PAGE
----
CellTiter-Glo® assay was used to assess the cytotoxicity of these nanocomplexes at 1,3,5, and 7 days in HEp-2 and SKBR3 cells (Figure 2D). While PEI is widely used for siRNA/DNA delivery, its application has been limited by its significant toxicity. PEI alone demonstrated reduced cell viability in both HEp-2 and SKBR3 cell lines with increased incubation periods. Interestingly, PEG-GNS demonstrated more toxicity in day 3 and 5 HEp-2 cells and day 5 in SKBR3 cells. As PEG is considered to be biocompatible, this toxicity of PEG-GNS can be attributed to the carboxyl group.24 Uncharged COOH crosses the cell membrane easily, as they are lipid-soluble. Inside the cells, COOH becomes charged in the presence of H+ ions and tends to accumulate in cells resulting in acidification. SKBR3 is a metastatic cancer cell line and therefore has a high tendency to extrude H+ ions in comparison to HEp-2 cell line.25 This may have resulted in reduced cell viability in HEp-2 and not in SKBR3. However, no apparent toxicity was observed in both cell lines when treated with PEI-PEG-GNS. This result was further corroborated by necrotic and apoptotic cell analyses performed on Day 1 and Day 7 (Figures S2 and S3). This was because the amount of PEI was minimal to facilitate siRNA assembly without eliciting significant toxicity.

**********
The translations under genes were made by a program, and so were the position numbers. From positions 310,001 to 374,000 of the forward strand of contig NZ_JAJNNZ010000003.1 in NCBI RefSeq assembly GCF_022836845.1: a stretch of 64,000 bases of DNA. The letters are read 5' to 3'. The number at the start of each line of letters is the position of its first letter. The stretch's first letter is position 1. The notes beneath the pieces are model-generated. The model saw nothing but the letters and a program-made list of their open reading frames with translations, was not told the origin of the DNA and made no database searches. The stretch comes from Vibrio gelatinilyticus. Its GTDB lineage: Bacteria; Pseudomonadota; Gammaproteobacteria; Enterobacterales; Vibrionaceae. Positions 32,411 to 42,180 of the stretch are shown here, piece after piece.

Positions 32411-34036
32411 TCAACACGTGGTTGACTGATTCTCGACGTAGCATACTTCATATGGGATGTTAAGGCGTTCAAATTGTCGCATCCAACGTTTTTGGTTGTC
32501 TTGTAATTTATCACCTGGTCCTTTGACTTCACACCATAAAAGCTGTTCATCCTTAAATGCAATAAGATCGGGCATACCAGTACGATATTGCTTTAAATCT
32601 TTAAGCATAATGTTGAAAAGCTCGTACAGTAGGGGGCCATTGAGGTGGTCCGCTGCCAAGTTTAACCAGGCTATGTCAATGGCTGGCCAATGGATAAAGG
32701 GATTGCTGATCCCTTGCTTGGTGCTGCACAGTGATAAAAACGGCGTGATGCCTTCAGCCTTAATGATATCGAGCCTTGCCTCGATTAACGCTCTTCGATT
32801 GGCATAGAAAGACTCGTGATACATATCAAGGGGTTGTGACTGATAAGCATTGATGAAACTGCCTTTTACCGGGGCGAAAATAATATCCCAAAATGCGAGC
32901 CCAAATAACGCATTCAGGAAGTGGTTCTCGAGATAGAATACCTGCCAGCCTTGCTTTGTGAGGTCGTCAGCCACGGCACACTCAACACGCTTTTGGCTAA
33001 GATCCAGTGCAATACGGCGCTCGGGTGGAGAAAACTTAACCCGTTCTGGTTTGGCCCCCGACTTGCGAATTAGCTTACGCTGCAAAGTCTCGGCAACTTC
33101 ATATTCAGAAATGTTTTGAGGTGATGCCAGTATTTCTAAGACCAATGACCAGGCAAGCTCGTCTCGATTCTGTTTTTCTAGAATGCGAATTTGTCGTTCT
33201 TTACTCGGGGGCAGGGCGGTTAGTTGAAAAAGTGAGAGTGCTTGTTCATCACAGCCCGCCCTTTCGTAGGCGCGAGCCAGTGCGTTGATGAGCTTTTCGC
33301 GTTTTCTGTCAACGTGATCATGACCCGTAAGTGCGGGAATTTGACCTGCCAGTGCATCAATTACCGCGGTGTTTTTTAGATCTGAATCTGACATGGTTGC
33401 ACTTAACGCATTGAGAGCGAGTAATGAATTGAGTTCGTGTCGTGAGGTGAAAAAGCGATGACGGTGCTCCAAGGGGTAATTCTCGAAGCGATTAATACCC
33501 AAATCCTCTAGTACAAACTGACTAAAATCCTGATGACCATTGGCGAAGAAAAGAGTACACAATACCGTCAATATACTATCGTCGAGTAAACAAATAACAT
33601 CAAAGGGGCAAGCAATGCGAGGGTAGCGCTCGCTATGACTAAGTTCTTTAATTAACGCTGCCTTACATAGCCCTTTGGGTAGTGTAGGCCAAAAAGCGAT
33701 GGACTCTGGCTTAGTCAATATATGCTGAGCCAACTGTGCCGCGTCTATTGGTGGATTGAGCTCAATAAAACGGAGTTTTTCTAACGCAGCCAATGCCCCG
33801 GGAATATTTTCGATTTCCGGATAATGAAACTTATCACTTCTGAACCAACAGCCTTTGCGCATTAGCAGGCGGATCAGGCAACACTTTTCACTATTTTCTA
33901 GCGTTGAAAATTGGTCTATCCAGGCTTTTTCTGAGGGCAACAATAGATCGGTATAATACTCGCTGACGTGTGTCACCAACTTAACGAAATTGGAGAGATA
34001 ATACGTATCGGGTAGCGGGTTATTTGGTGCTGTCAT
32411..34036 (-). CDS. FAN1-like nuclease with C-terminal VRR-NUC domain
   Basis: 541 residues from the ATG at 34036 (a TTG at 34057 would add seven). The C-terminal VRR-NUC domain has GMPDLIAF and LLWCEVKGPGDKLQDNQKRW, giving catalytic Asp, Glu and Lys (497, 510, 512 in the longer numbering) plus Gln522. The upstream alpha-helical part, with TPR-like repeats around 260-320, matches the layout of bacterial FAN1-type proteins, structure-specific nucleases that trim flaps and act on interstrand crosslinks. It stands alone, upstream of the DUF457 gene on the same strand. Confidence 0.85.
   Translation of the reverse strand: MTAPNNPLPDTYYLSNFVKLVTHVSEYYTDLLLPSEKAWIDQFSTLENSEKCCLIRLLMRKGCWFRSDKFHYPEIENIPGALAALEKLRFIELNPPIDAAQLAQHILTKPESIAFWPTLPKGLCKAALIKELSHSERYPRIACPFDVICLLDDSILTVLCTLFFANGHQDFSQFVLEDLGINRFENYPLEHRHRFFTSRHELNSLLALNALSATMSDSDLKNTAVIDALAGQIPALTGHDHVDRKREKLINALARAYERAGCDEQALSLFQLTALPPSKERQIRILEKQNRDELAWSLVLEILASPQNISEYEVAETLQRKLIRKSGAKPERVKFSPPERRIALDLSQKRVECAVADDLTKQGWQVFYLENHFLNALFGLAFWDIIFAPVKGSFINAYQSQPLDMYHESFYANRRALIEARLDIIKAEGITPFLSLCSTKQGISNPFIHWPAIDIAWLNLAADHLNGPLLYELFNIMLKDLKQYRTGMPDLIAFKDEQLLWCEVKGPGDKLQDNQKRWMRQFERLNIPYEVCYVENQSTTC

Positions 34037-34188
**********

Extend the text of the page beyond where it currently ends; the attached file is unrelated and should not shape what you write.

Binding affinity is an important parameter in gene delivery systems as it affects the gene release efficiency at the targeted site. While it is ideal that the carrier vehicle easily releases its payload at the desired site, it is equally important to prevent non-specific leakage during the transport from the injection site to the target area. Therefore, optimal binding efficiency is desired for any gene delivery application. To optimize the binding affinity, siRNA was assembled to the GNS-PEI surface in various N/P ratios (5:1, 10:1, 15:1, 20:1, and 25:1). The UV-Vis spectrum after siRNA conjugation and zeta potential value corresponding to each N/P ratio is shown in Figure 3A and B, respectively. The amount of PEI in GNS-PEI was determined by the spectrophotometric method using copper conjugation. As shown in Figure 3C, the minimal nucleic acid release occurred at 20:1 and higher N/P ratio whereas excessive release that is comparable to the control group occurred at 5:1 and 10:1 ratio. However, the optimal release of siRNA was observed at the ratio of 15:1. Previous studies demonstrated that the surface charge of nanoparticles affects the cellular uptake of the nanoparticle.26–28 The zeta potential value of the N/P ratio 15:1 showed −14 ±1mV which is optimal for our application. Although a cationic surface charge results in higher nanoparticle internalization, it shows significant toxicity potential. Therefore, a slight negative charge of the functional gold nanoparticle is desirable for drug delivery.